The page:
1. Values shown in the image were obtained from Carlos A. Bertulani, Nuclei in the Cosmos, 2013. The values are subject to revision, of course, with improved calculations, but are unlikely to change very much.

  2. Yours truly thinks these are main-sequence lifetimes. However, since the post-main-sequence phase of stellar evolution is relatively brief (∼ 10 % ??? of the main-sequence lifetime), there is NO great difference between main-sequence lifetime and total nuclear burning lifetime.

  3. The most obvious conclusion from the image is that as mass increases, stellar lifetime decreases rapidly. The more massive the star, the more efficiently is burns its nuclear fuel.

  4. The most massive K-type main-sequence stars have mass ∼ 0.8 M_☉ and have stellar lifetime of ∼ 15 Gyr.

    Now ∼ 15 Gyr is greater than age of the observable universe = 13.797(23) Gyr (Planck 2018) (i.e, the time since Big Bang) according to the Λ-CDM model (which fits almost all observations very well circa 2020).

    In fact, all stars ≤ ∼ 0.9 M_☉ probably have main-sequence lifetime longer than ∼ 14 Gyr.???

    So such stars have never left the main sequence. All the stars ≤ ∼ 0.9 M_☉ ever formed are still around, relics of earlier generations of star formation. We identify these old stars by their low metalliticity.

    The post-main-sequence phase of stars ≤ ∼ 0.9 M_☉ is entirely theoretical since there are none in that phase to observe.

    The image shows that stars of 0.1 M_☉ live more than 10**3 Gyr. Those stars will be around a long time.

  5. The Sun is a middling mass star (of exactly 1 M_☉) and will live about 10 Gyr on the main sequence and will live as a nuclear burning star (i.e., a post-main-sequence star) for about 1.5 Gyr thereafter (Wikipedia: Sun: After core hydrogen exhaustion). The Sun's current age ≅ 4.6 Gyr, and so it has ≅ 5.4 Gyr left on the main sequence (Wikipedia: Sun: After core hydrogen exhaustion). These values are, of course, subject to revision.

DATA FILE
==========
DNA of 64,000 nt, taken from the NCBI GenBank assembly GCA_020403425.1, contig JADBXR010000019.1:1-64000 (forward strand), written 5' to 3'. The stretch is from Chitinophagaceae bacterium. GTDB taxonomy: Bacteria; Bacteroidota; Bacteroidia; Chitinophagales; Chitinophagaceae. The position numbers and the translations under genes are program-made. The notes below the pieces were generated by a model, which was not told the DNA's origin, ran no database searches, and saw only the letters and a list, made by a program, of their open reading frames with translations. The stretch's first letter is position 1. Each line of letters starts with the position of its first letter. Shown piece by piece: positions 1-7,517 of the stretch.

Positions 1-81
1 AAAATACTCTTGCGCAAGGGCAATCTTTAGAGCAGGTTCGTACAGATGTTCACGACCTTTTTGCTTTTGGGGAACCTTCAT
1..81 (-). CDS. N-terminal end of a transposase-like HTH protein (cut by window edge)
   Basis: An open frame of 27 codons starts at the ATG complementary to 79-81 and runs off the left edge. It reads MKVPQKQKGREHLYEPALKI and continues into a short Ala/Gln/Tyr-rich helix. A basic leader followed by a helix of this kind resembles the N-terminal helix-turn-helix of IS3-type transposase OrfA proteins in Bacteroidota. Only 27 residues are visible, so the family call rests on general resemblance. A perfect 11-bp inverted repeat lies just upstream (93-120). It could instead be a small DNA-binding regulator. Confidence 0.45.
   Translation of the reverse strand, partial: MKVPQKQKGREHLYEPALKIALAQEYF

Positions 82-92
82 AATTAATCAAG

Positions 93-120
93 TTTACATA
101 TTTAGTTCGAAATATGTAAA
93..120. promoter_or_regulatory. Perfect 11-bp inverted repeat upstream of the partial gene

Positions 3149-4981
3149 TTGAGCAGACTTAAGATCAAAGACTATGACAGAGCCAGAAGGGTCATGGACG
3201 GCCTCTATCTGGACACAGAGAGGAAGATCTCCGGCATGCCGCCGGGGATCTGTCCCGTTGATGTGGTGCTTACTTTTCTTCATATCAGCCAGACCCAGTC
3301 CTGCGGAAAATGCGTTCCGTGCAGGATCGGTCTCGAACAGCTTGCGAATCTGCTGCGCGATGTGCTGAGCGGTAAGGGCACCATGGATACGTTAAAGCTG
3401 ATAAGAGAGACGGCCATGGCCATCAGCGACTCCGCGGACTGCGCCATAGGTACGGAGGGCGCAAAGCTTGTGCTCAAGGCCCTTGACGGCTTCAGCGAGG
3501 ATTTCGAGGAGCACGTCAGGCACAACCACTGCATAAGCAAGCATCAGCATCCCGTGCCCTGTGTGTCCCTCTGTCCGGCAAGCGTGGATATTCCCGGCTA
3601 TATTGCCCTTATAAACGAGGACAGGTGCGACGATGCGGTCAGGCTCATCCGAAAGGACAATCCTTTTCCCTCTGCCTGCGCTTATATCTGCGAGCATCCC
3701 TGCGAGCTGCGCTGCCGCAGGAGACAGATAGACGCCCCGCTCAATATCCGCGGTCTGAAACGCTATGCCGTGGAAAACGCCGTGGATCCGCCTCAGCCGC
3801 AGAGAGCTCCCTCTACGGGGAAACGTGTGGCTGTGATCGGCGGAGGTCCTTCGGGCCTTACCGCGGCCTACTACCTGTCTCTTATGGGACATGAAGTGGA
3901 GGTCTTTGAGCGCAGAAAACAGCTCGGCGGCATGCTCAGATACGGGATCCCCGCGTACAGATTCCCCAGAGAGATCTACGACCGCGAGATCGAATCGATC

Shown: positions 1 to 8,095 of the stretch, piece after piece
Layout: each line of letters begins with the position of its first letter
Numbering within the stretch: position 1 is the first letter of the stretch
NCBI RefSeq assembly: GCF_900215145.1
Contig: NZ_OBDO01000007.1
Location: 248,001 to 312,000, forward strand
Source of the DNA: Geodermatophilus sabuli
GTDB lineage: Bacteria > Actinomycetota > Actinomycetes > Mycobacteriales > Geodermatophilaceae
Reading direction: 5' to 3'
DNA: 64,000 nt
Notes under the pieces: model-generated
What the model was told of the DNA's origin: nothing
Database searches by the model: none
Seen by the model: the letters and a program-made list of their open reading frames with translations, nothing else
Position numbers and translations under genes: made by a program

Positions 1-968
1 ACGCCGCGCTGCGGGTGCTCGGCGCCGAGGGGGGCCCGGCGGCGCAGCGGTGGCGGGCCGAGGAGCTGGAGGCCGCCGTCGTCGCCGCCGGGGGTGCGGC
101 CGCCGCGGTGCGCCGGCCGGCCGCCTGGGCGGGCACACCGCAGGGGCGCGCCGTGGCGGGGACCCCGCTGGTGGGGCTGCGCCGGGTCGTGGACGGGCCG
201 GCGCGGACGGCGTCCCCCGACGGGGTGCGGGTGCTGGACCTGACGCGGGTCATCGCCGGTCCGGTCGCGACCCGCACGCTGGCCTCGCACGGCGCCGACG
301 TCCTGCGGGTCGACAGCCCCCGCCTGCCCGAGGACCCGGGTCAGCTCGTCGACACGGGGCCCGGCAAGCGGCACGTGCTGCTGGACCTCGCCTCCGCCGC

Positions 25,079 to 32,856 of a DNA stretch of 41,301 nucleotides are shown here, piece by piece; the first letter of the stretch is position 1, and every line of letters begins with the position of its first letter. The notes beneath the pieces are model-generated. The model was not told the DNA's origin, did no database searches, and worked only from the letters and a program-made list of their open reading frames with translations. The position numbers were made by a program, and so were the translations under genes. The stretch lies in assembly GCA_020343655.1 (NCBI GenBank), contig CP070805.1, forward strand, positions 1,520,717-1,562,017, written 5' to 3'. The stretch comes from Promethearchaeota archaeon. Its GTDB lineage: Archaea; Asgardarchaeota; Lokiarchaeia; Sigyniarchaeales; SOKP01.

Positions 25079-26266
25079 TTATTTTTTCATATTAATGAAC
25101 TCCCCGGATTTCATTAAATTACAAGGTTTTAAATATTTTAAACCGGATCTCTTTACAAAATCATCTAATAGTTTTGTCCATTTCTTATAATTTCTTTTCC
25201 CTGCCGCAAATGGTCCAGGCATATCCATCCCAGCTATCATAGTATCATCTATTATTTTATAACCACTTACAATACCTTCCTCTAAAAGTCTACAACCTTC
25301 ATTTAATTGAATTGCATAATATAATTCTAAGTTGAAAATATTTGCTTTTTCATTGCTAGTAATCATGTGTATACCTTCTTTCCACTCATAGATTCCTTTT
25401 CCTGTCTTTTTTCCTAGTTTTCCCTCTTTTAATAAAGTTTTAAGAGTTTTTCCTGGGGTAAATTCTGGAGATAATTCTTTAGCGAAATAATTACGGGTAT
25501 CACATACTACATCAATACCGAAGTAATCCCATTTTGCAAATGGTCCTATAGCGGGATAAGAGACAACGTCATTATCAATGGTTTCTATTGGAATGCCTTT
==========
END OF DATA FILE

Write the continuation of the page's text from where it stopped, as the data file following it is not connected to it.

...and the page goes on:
6. Stars with initial mass ≥ ∼ 8 M_☉ (the more massive B-type main-sequence stars and O-type main-sequence stars) explode as core-collapse supernovae after lifetimes of ≥ ∼ 30 Myr.???

We can give a derivation of an approximate main sequence lifetime formula making use of some assumed results:

  1. First, the hydrogen burning rate (i.e., rate of burning to helium-4 (He-4)) is easily found.

  2. We know the atomic masses of hydrogen (H, Z=1) and helium-4 (He-4, Z=2): respectively, 1.008 (fiducial value) and 4.002602 in atomic mass units (AMU).

    When 4 hydrogen nuclei are hydrogen burned to 1 helium-4 (He-4), there is a relative atomic mass loss from reactants to product of 0.007291 = 0.7291 % ≅ 0.7 %.

  3. Recall conservation of energy principle. So the rest mass is lost by the reactants is converted into some other form of energy. In fact, it is converted heat energy which can be calculated using E=mc**2.


     E = mc**2, and thus 1 kilogram of rest mass in energy terms is
       1 kg * (3*10**8 m/s)**2 = 9*10**16 joules
       = about 2.5*10**10 KW-hours  (Note 1 kW-hr = 3.6*10**6 J )
       = the explosion energy yield of about 20 megatons of TNT
            ( 1 megaton TNT = about 4*10**15 J )  .  

  4. Now let's find the hydrogen burning rate in fiducial values: